Mysterious Orange Snow Has Covered Ski Resorts Over the Weekend
Марсианские пейзажи, апокалипсис на горе сегодня! Я думала, что такое бывает только вблизи Африки, на Лансароте-Тенерифе или ещё где-то там, этот ветер горячий, который несёт песок из пустыни. Но в Поляне тоже произошло что-то невероятное, хотя пустыни довольно далеко. Если честно, жёлтый песок сверху мокрого снега, - зрелище необычное, но очень грустное. Сезон, и без того короткий, с каждым днём оставляет все меньше надежд на продолжение. #розахутор #песчанаябуря #желтыйснег #бурявкраснойполяне #rosakhutor #yellowsnow #sandstorm
Skiiers in Eastern Europe were treated to eerie Mars-like slopes over the weekend. Mountains and ski resorts in Russia, Ukraine, Bulgaria, and Romania were coated with a mysterious dirty orange snow.
The specifics of how this happened aren't entirely clear. However, many suggest the snow, which varied between yellow, orange, and brown, was the result of sand and pollen. The dirty snow was likely the result of storms in North Africa carrying sand at high altitudes.
"There has been a lot of lifted sand or dust originating from North Africa and the Sahara, from sandstorms which have formed in the desert," Steven Keates of the Met Office told the Independent. "As the sand gets lifted to the upper levels of the atmosphere, it gets distributed elsewhere. Looking at satellite imagery from NASA, it shows a lot of sand and dust in the atmosphere drifting across the Mediterranean."
What turned snow orange in Sochi, Russia? Believe it or not, according to the Athens Observatory, winds transported sand and dust from the Sahara some 1500 miles (2400 km) from north Africa to southern Russia. More could be on the way Monday. pic.twitter.com/gu29Wjh9R9— CNN Weather Center (@CNNweather) March 25, 2018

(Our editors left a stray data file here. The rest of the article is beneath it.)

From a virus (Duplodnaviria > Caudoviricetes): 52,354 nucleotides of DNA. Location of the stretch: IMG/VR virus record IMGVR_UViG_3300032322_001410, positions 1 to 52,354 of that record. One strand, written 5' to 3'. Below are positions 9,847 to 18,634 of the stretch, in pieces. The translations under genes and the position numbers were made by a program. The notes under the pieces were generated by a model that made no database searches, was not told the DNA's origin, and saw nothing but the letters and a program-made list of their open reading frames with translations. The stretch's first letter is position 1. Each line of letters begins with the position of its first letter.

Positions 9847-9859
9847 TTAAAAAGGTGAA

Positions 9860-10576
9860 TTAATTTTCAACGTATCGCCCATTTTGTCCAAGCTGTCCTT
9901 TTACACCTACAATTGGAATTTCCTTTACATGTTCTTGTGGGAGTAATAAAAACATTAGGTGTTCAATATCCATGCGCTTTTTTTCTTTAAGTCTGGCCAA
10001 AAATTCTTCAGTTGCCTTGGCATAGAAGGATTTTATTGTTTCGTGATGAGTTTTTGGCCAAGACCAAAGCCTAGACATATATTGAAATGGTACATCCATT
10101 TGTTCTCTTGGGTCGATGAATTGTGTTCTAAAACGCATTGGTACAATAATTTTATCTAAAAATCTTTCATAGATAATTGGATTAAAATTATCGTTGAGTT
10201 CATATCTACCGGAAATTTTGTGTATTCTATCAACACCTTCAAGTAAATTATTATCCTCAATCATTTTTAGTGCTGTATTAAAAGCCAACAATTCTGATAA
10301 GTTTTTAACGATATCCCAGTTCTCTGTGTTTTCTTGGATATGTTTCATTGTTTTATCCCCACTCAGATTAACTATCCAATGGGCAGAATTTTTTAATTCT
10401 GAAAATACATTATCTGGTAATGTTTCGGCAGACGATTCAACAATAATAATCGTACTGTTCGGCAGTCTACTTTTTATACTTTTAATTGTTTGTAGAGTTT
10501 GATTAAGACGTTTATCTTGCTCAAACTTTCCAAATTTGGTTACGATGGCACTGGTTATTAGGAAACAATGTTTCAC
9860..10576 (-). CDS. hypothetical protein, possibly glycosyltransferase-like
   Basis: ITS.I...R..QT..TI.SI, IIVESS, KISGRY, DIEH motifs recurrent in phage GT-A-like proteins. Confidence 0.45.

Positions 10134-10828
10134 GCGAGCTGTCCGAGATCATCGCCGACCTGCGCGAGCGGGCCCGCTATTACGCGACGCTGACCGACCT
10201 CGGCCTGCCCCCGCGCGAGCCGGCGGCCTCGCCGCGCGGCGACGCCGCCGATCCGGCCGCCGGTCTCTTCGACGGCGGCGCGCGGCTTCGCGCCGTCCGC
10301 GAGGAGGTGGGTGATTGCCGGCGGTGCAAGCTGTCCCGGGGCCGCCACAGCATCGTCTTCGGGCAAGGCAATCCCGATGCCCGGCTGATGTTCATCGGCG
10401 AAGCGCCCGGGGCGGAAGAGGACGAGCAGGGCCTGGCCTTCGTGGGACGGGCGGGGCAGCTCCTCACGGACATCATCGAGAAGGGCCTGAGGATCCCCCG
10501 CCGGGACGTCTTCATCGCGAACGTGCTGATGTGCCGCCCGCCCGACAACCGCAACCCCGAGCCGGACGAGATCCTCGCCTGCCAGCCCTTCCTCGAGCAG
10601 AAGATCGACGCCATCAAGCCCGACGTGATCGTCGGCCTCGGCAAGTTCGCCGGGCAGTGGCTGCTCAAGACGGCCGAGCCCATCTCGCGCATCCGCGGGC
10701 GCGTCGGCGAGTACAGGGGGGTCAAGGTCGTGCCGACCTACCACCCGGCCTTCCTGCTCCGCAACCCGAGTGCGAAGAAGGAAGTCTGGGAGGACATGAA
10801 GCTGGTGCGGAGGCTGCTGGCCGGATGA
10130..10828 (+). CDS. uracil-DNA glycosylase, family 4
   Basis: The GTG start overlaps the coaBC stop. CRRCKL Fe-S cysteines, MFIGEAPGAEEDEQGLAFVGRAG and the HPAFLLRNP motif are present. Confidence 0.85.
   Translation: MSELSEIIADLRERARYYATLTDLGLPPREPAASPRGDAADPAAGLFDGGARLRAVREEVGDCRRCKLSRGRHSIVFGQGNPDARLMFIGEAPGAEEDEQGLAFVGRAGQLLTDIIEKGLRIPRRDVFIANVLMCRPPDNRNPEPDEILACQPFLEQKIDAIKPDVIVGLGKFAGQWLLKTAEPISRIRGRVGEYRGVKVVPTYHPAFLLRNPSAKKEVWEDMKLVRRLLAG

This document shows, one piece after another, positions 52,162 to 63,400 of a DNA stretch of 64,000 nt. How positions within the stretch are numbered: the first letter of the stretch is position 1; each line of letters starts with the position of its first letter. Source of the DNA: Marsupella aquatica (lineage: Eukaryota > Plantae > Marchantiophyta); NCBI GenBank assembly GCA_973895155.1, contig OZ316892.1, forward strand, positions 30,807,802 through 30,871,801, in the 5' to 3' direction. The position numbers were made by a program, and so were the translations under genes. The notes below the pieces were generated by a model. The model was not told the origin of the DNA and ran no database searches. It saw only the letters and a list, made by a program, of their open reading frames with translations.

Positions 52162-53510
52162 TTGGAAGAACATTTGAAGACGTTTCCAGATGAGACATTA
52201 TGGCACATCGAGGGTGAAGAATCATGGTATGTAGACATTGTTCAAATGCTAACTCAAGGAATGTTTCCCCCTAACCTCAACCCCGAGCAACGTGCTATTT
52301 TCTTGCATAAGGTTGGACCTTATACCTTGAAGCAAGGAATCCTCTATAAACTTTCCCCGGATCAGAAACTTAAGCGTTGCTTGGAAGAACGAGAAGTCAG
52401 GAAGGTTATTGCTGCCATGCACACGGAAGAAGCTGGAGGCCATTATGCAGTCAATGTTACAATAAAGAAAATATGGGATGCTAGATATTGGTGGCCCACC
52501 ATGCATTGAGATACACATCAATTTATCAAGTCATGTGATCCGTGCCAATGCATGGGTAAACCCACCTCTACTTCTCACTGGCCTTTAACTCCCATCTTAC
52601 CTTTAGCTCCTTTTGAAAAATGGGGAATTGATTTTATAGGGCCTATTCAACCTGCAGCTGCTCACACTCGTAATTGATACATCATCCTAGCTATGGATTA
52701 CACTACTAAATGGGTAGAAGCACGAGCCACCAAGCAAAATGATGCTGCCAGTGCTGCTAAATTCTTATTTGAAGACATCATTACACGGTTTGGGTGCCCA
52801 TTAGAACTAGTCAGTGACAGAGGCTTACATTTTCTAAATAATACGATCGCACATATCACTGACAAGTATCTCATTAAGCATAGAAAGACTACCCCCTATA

Posts from travelers on social media indicated that the snow was gritty and they weren't able to ski the slopes. No one specifically addressed the issue, but it's probably safe to assume the snow wasn't creamsicle-flavored.
Similar incidents have been recorded in the past. In 2007, an oily orange snow fell over Siberia. Last year, Hurricane Ophelia turned the sun and sky red over parts of the UK.
The Independent highlighted conflicting theories about the cause of the snow, noting local officials said a storm in Kazakhstan kicked up dust and clay and caused the discolored snow. Meanwhile, a Russia environmental watchdog suggested it was the result of pollution because the snow contains elevated levels of iron, acids, and nitrates.
Чё, почти как в пустыне 😂 • • #sky #mountains #nature #view #landscape #clouds #beautiful #goodday#mountain #goodphoto #bestoftheday #bestphoto #spring #water #horizon #walking #walk #sochifornia #gorkygorod #gopro #goprooftheday #go_pro #snow #rosakhutor #sea #blacksea #amazing #sunrise #snowboarding #безфильтров
No matter the cause, people who witnessed it -- including many vacationing at the former Olympic slopes in Sochi, Russia -- began posting to social media, saying the slopes looked like sand dunes, an arriving apocalypse, or the surface of Mars.
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